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Twitter's offices in San Francisco on Oct. 24, 2017.

JASON HENRY/The New York Times News Service

Canada and its political leaders were targeted more than 300 times in Twitter accounts now shut down by the social-media giant because of links to the Russian government or its proxies.

As well, topics connected to Canadian interests – from the North Atlantic Treaty Organization to Latvia and Ukraine, where Canadian soldiers are deployed – feature in thousands more often-critical tweets. The tweets come from accounts that Twitter recently said it “permanently suspended.” Twitter said it found many tweets that focused “on undermining faith in the NATO alliance and its stability.”

One Twitter account called then-foreign affairs minister Chrystia Freeland a “shameless warmonger” a few weeks before the 2019 federal election. Another used an expletive to say Prime Minister Justin Trudeau doesn’t care “about the lives of Indigenous children.”

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Another account, attacking Ottawa’s criticism and sanctions against Venezuelan officials over their undemocratic conduct, said “Canada is really showing it’s war criminal colors as a colony of the United States empire.”

DisinfoWatch.org, a new disinformation monitoring and debunking project at the Ottawa-based Macdonald-Laurier Institute think tank, sifted through more than 68,000 tweets released last month when Twitter disclosed the results of efforts to identify networks of state-linked information operations. Twitter said these campaigns were trying to disrupt the “open democratic conversation” on its application.

These included accounts that Twitter said “can be reliably tied to Russian state actors” as well as accounts from co-ordinated campaigns “that show signs of being affiliated with the Internet Research Agency (IRA) and Russian government-linked actors.” The Kremlin-backed IRA is often informally referred to as the “Russian troll factory” used to develop and amplify disinformation. Canada-related tweets in this matter date as far back as 2009.

Tweets from the suspect accounts sometimes push narratives with no proof, including a pro-Kremlin journal that opined in 2019 that the departure of former Chinese ambassador to Canada Lu Shaye amounted to some kind of rebuke of Ottawa by Beijing. “China Removes Its Ambassador From Canada: Decides Canucks Are Too Nuts Under Technocrat Trudeau Regime,” the tweet said, linking to the journal article.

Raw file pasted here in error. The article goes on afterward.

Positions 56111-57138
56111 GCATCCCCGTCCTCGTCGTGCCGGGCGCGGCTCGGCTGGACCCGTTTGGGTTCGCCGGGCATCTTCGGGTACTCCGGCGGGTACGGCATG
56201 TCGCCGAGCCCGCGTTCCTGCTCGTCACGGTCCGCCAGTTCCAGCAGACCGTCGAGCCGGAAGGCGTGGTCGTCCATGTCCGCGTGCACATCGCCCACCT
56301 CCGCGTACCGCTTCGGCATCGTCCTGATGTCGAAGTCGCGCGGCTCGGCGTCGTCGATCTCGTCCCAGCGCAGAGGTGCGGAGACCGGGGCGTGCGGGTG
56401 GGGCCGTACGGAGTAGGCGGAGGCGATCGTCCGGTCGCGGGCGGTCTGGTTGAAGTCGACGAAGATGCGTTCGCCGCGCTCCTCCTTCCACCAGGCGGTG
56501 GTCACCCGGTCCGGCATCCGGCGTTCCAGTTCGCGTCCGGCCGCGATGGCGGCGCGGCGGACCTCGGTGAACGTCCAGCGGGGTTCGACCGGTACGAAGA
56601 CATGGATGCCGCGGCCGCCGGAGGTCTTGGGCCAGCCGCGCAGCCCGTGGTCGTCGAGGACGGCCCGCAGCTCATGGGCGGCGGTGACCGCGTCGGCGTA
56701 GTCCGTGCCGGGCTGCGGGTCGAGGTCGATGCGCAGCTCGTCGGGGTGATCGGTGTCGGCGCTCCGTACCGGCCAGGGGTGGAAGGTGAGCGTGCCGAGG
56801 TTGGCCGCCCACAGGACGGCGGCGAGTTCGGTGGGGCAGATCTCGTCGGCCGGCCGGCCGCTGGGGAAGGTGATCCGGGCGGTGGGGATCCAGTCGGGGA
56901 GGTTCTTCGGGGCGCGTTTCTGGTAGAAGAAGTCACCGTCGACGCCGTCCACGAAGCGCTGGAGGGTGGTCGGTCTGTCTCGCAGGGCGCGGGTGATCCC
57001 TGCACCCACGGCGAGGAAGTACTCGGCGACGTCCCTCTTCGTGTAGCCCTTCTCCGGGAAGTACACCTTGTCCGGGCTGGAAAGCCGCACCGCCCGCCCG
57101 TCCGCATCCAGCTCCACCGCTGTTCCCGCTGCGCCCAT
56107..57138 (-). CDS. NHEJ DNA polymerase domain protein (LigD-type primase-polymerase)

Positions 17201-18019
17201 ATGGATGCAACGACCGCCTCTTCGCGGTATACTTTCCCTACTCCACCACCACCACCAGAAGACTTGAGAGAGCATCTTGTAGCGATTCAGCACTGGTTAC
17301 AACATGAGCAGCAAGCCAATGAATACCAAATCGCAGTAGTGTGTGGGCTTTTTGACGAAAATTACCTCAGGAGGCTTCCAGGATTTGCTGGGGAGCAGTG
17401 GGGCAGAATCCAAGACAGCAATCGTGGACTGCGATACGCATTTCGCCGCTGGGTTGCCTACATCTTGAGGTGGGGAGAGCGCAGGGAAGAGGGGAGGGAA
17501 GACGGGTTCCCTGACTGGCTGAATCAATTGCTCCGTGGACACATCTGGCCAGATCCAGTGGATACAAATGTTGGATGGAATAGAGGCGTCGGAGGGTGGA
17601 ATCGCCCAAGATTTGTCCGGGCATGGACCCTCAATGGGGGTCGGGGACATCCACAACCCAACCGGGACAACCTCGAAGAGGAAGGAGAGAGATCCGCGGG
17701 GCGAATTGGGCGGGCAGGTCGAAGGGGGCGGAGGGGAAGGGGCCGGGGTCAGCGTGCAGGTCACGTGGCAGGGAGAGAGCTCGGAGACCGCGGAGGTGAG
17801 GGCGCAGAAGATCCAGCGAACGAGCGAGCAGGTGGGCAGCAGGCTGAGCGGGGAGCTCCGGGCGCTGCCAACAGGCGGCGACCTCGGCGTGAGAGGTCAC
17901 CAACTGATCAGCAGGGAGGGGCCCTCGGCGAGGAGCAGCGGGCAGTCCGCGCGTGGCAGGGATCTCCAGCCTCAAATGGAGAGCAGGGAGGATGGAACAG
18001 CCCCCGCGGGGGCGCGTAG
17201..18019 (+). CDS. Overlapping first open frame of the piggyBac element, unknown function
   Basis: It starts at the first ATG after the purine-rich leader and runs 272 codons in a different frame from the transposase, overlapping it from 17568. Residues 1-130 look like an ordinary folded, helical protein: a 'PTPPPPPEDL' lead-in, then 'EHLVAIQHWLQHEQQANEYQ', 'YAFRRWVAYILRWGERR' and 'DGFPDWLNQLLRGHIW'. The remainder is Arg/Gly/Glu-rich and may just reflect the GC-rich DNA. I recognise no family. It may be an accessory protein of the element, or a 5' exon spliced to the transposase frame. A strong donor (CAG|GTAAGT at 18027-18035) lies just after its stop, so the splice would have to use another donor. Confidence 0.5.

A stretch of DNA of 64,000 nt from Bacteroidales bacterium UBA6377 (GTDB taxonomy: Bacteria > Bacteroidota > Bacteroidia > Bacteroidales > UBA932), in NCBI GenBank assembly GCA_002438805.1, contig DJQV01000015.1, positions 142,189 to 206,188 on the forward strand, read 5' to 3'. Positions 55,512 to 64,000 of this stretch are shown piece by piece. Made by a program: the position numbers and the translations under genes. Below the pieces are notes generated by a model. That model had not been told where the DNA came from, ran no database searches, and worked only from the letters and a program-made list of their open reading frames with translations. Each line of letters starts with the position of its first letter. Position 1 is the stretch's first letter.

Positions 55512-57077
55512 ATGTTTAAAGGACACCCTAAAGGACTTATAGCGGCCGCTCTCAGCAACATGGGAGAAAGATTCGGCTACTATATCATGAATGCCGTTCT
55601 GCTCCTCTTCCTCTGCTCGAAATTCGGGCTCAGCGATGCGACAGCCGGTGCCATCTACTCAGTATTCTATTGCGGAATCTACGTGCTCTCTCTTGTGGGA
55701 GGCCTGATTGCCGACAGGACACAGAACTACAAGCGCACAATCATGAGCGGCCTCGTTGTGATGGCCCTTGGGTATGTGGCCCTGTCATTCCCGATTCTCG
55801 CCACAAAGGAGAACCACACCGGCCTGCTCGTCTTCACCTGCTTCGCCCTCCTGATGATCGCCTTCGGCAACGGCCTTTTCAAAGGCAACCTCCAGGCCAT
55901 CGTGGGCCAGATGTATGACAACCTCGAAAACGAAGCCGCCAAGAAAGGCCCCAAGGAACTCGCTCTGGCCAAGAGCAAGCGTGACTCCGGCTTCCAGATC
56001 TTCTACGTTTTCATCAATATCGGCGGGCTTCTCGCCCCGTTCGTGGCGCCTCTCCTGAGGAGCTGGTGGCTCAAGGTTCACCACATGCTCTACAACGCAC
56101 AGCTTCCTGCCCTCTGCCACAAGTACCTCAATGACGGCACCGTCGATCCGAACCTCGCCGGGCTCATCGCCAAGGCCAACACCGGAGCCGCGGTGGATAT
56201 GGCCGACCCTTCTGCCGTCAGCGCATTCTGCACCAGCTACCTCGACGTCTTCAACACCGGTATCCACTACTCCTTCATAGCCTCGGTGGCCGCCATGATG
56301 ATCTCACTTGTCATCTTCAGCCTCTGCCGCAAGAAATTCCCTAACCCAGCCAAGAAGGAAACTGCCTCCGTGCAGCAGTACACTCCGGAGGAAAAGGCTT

A significant number of the tweets paint Mr. Trudeau as a tool of the wealthy. “Trudeau is another neoliberal capitalist pawn of the oligarchy,” one account said in 2017.

Marcus Kolga, project lead at DisinfoWatch, said the trove of tweets disclosed by Twitter should prompt the Canadian government to expand efforts to counter foreign information-warfare and influence operations. He said the deleted tweets “clearly demonstrate that the Russian government has been targeting the Canadian government, elected officials and issues of Canadian national interest.”

The federal department of Canadian Heritage is currently funding projects that it says are designed to “strengthen citizens’ critical thinking about online disinformation.” However, Mr. Kolga said this institution, which is normally focused on culture, history and sports, “is simply not equipped to understand or deal with the information-warfare threat” at hand.

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“Our allies in Europe and the United States are way ahead of us on this.”

DisinfoWatch is funded by the Macdonald-Laurier Institute, Journalists for Human Rights, and the U.S. State Department’s Global Engagement Center, an organization created by former U.S. president Barack Obama to counter foreign propaganda.

Mr. Kolga is calling on Canada to put sanctions on the Russian tycoon Yevgeniy Prigozhin as a first step. The U.S. government has accused him of being the primary funder of the Internet Research Agency, and the Federal Bureau of Investigation is currently offering a US$250,000 reward for information leading to his arrest. He is already the target of U.S. sanctions for various reasons including allegedly meddling in the U.S. elections in 2016 and 2018.

A number of the now-defunct Twitter accounts that targeted Canada are associated with the Internet Research Agency.

“These tweets demand a Canadian response, and the immediate addition of Prigozhin to our sanctions list would be an appropriate first step,” Mr. Kolga said.

On Feb. 26, Russian Foreign Ministry spokesperson Maria Zakharova criticized Twitter for the ban of Russian-linked accounts, accusing it of becoming a “tool of global digital diktat in the hands of the Western establishment.”

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